During an evacuation in the waning days of the Korean War, three American soldiers retrieve an enemy airman and take him prisoner aboard the civilian ship returning them to their lines. ...
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During an evacuation in the waning days of the Korean War, three American soldiers retrieve an enemy airman and take him prisoner aboard the civilian ship returning them to their lines. When an order comes down from their superiors to kill the prisoner, the sergeant in charge, Briscoe, orders his men, Dennison and Hackett, to carry out the execution. But first one and then the other refuse to follow the order. A tense stand-off ensues between the seemingly heartless sergeant and his conscience-stricken men. Written by
Jim Beaver <firstname.lastname@example.org>
For fans of the taut and psychologically grueling and philosophically provocative filmed one-act play, The Hook is right in the class of Lifeboat, The Petrified Forest, Obsession, The Desperate Hours, 12 Angry Men, and Time Limit -- all among my personal favorite movies. The movie hinges on one dilemma: What does a military man do when given a direct order from a Commanding Officer to kill an unarmed POW in cold blood? The questions of right and wrong are further blurred by the fact they are informed that all the other soldiers in the unit have all been wiped out by a brutal North Korean attack. Aboard a friendly vessel en route to reconnoiter with another fighting division, a Sergeant (Kirk Douglas), Corporal (Nick Adams), and Private (Robert Walker Jr.) have two days to dispose of the prisoner or disobey a direct order. For his part, the prisoner shows every sign of singlemindedly waiting for an opening to escape. He speaks no English and only one of the three speaks even a few words of Korean. The Sergeant orders each subordinate, in turn, to execute the prisoner, but they are both quite conflicted also.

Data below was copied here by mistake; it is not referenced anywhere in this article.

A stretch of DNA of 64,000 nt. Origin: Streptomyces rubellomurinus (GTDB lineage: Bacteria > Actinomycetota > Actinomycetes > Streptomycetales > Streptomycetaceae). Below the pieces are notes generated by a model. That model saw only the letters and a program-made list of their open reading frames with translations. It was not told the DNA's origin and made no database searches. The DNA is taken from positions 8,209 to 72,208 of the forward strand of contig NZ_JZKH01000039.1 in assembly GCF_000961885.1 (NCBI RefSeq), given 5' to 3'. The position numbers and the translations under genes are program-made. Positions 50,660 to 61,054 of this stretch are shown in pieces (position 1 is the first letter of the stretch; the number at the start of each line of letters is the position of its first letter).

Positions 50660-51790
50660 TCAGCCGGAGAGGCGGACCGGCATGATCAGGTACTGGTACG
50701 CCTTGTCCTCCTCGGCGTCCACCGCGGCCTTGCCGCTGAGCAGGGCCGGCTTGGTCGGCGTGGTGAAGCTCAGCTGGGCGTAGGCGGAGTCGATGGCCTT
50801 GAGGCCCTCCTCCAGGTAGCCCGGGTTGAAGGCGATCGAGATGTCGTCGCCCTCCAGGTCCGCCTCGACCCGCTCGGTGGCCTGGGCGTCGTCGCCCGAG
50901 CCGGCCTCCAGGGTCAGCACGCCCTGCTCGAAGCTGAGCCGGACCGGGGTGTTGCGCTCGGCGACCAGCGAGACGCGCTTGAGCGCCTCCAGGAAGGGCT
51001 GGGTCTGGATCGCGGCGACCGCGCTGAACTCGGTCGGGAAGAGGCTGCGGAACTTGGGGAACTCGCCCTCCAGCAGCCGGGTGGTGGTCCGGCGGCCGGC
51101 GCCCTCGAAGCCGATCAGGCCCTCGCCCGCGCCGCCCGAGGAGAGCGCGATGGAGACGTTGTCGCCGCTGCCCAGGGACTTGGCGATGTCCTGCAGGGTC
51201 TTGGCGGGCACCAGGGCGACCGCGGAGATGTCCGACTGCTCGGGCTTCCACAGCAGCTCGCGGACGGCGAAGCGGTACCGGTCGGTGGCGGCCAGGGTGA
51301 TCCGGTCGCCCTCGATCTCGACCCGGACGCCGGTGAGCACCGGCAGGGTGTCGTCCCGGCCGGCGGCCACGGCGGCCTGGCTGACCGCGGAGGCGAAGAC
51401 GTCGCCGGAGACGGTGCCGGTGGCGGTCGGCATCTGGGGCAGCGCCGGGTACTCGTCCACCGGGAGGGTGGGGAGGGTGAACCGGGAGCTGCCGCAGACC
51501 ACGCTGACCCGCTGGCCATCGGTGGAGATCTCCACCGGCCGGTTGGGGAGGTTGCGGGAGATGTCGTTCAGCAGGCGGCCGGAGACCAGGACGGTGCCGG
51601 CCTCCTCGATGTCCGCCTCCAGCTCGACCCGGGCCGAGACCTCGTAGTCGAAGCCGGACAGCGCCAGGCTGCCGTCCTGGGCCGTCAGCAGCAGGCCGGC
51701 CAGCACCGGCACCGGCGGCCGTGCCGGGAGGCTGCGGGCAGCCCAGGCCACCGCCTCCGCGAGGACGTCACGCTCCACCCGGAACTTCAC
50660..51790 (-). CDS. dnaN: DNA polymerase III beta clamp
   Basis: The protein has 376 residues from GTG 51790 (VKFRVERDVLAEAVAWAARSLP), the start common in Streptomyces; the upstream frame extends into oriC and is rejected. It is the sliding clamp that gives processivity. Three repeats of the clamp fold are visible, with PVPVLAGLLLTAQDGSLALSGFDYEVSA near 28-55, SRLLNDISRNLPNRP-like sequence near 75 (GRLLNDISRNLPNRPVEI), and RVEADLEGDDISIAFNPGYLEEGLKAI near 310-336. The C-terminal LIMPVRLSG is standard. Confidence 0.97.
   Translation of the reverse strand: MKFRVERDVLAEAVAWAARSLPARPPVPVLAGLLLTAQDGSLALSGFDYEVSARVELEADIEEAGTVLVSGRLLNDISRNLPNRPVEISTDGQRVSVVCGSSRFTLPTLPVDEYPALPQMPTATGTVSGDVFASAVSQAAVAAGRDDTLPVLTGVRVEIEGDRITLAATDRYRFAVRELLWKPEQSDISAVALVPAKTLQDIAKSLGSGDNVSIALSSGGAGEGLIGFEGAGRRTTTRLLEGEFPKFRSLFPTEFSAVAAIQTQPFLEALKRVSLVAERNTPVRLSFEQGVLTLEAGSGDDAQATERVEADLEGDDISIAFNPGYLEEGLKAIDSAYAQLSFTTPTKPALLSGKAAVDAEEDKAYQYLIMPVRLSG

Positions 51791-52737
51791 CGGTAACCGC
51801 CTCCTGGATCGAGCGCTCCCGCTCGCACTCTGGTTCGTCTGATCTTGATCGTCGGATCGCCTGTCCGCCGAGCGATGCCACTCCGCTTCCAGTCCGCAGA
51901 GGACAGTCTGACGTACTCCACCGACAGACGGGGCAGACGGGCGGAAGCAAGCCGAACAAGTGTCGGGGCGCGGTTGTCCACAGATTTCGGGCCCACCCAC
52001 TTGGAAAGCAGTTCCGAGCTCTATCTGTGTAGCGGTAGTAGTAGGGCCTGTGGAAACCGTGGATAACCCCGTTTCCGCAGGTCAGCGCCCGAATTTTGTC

Kirk Douglas is perfectly cast as the tough-as-nails-on-the-outside-Sergeant Briscoe. But, Nick Adams truly steals the movie as the Corporal who nearly relinquishes his humanity trying desperately to support his Sergeant. Walker gives a solid if unremarkable performance as the Private that Briscoe relentlessly tries to bully into executing his dirty work.
That's all of it. So, if you are looking for a war movie with lots of action and visual effects, look elsewhere. But, if you wish to look into the souls of three enlisted men faced with Hobson's choices within an unrelenting pressure cooker, this fast-moving and well-acted psychological study will haunt you for the rest of your film-going life. I give it 10/10 for its genre.
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